Stung by Hoover's ire over botching the Castro takeover of Cuba, FBI underlings began to step-up their activities regarding King and the SCLC. Hoover himself never wavered in his belief that King was a communist, but he refused to allow his agency to act solely on his belief. At first, his subordinates told him that communists did not control the civil rights movement and Hoover said they were wrong. The aides quickly reversed course and said, the boss was right; King was a communist. But Hoover dismissed the claim because no one had provided proof. The only alternative, the deputy directors felt, was to beef up surveillance of King to find the dirt Hoover believed to his core to be there. In 1963, Hoover requested for a second time permission to bug King's residence and offices. This time, Bobby Kennedy agreed, with the caveat that the bugs would be removed by the end of the year if no concrete evidence of communist infiltration was found. With the assassination of his brother, Bobby forgot all about the bugs and Hoover declined to remind his boss. The bugs remained in place and under observation.

A month before John Kennedy's murder, the report based on this increased surveillance was presented to J. Edgar Hoover. "The attached analysis of Communism and the Negro Movement is highly explosive," wrote Assistant to the Director A.H. Belmont. "It can be regarded as a personal attack on Martin Luther King. There is no doubt it will have a heavy impact on the Attorney General and anyone else to whom we disseminate it. It is labeled TOP SECRET." On his personal copy of the memorandum, Hoover wrote: "I am glad that at last you recognize that there exists such influence."

Sparks began to fly between Hoover and King personally in 1962. Interestingly, it was King who threw the first punch by publicly questioning the FBI's handling of a racial incident in Albany, Georgia. Hoover shot back by testifying before a Congressional committee on his belief that communists had infiltrated and were directing the civil rights movement. King responded to this allegation by accusing Hoover of fanning the flames of racism and placating right-wing reactionaries.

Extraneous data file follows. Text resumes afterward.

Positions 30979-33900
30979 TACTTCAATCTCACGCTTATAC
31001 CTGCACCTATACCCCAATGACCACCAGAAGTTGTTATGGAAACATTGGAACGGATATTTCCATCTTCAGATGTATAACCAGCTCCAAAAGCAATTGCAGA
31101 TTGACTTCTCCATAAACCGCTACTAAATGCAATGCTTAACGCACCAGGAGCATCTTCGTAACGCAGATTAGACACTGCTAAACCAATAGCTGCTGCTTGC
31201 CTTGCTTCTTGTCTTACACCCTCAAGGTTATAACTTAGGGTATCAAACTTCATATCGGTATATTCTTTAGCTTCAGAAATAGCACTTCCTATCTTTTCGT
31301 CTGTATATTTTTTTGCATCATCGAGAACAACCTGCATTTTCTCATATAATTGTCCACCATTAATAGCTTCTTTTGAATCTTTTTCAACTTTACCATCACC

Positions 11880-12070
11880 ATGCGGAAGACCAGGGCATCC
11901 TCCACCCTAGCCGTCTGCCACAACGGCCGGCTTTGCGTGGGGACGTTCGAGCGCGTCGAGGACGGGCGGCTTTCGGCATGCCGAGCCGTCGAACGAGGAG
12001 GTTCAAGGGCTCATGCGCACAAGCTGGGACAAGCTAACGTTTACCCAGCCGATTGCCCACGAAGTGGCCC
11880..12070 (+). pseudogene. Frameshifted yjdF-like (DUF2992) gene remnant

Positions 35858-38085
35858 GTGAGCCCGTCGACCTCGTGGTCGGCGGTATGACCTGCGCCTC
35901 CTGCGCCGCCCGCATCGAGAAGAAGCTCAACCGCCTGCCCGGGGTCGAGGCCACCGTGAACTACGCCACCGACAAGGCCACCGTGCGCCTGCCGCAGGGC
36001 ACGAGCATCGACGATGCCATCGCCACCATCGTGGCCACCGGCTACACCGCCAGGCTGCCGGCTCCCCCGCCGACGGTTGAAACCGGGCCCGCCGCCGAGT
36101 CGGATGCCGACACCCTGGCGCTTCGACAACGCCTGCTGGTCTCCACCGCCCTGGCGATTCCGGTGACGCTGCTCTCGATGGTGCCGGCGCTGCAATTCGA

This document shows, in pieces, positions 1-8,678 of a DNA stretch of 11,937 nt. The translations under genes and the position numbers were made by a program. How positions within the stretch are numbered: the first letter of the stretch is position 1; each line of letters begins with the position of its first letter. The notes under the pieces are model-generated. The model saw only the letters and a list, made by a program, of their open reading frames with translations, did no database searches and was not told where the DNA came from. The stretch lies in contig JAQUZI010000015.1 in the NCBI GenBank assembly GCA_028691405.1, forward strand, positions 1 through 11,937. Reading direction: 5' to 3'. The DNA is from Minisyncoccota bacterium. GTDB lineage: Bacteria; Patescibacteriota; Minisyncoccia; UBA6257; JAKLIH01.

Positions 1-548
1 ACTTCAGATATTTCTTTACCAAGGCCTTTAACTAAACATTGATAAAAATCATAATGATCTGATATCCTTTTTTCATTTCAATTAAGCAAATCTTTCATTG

Later, Hoover told a group of reporters that King was "the most notorious liar in the country." King and Hoover reached a fragile truce in late 1964 after they met face-to-face in an attempt to iron out differences. About this meeting, Hoover told underlings "he had taken the ball away from King at the beginning." For his part, King apologized for remarks he had made and thanked Hoover for the work the FBI was doing to investigate civil rights violations. The cease-fire lasted just two weeks. On December 14, 1964, the Southern Christian Educational Fund repeated King's criticisms of Hoover and called upon supporters to write President Johnson to have the president fire Hoover. The mudslinging continued over the years, including one episode where Hoover met with an Atlanta official in Washington for President Johnson's inauguration. Hoover leaked unflattering details of King's personal life obtained through wiretaps to this official, who returned to Atlanta and passed them on to Dr. Martin Luther King Sr., who then confronted his son.